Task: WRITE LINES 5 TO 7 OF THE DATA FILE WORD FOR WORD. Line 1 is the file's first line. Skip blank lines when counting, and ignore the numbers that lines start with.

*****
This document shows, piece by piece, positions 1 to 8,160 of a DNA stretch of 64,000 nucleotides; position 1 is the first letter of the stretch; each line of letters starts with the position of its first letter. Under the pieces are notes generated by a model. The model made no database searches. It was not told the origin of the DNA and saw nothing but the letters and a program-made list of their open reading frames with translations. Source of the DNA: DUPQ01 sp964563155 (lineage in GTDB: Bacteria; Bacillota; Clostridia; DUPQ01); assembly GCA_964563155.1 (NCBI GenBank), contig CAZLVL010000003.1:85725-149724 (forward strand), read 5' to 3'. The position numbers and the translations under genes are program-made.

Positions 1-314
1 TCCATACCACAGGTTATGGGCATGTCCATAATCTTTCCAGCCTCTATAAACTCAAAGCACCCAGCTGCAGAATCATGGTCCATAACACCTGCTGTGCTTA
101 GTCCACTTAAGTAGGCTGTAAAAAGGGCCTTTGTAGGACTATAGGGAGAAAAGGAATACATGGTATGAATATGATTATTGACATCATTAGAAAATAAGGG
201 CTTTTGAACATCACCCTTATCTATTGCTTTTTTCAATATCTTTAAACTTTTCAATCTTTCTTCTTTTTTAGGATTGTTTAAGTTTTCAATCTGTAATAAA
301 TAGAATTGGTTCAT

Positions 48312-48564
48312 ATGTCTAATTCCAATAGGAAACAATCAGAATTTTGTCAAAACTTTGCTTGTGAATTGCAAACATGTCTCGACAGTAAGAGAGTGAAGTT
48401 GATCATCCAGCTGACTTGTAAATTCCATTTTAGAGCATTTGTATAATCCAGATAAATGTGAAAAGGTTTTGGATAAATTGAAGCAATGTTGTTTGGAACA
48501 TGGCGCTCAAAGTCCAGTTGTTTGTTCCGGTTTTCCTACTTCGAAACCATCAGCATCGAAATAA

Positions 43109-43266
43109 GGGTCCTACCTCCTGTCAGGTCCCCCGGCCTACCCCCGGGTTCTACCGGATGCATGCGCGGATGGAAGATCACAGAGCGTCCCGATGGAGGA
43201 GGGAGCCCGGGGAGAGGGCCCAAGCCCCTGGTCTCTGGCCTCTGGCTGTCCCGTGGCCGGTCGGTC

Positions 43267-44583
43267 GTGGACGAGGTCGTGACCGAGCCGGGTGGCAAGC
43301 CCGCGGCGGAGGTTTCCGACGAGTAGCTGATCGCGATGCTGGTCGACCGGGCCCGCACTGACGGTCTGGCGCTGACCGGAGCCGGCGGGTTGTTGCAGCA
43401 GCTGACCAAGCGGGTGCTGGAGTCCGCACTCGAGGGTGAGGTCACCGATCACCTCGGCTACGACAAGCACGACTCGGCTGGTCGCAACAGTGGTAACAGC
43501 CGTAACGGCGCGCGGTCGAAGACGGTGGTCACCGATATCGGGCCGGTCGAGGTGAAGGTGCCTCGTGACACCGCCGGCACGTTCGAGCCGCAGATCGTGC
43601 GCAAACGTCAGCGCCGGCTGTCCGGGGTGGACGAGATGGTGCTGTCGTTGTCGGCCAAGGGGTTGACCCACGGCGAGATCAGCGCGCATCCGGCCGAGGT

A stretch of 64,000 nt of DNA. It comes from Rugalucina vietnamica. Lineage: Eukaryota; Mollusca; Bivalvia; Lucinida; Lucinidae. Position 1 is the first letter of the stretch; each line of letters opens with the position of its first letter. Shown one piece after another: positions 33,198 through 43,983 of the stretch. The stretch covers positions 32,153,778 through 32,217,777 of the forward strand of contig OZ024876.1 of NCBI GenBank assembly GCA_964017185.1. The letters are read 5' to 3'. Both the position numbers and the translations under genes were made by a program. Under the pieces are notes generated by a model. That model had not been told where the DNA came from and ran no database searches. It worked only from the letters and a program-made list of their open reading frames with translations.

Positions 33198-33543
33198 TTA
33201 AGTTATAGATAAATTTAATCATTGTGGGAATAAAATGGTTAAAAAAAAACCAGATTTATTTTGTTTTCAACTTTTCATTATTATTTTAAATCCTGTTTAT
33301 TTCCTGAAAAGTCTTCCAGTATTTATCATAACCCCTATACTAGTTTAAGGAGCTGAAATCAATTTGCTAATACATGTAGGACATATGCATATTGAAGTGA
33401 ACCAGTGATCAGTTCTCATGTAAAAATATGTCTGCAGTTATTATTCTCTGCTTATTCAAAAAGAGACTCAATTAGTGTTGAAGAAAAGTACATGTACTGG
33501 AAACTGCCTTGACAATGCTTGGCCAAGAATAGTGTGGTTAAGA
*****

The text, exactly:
201 CTTTTGAACATCACCCTTATCTATTGCTTTTTTCAATATCTTTAAACTTTTCAATCTTTCTTCTTTTTTAGGATTGTTTAAGTTTTCAATCTGTAATAAA
301 TAGAATTGGTTCAT

Positions 48312-48564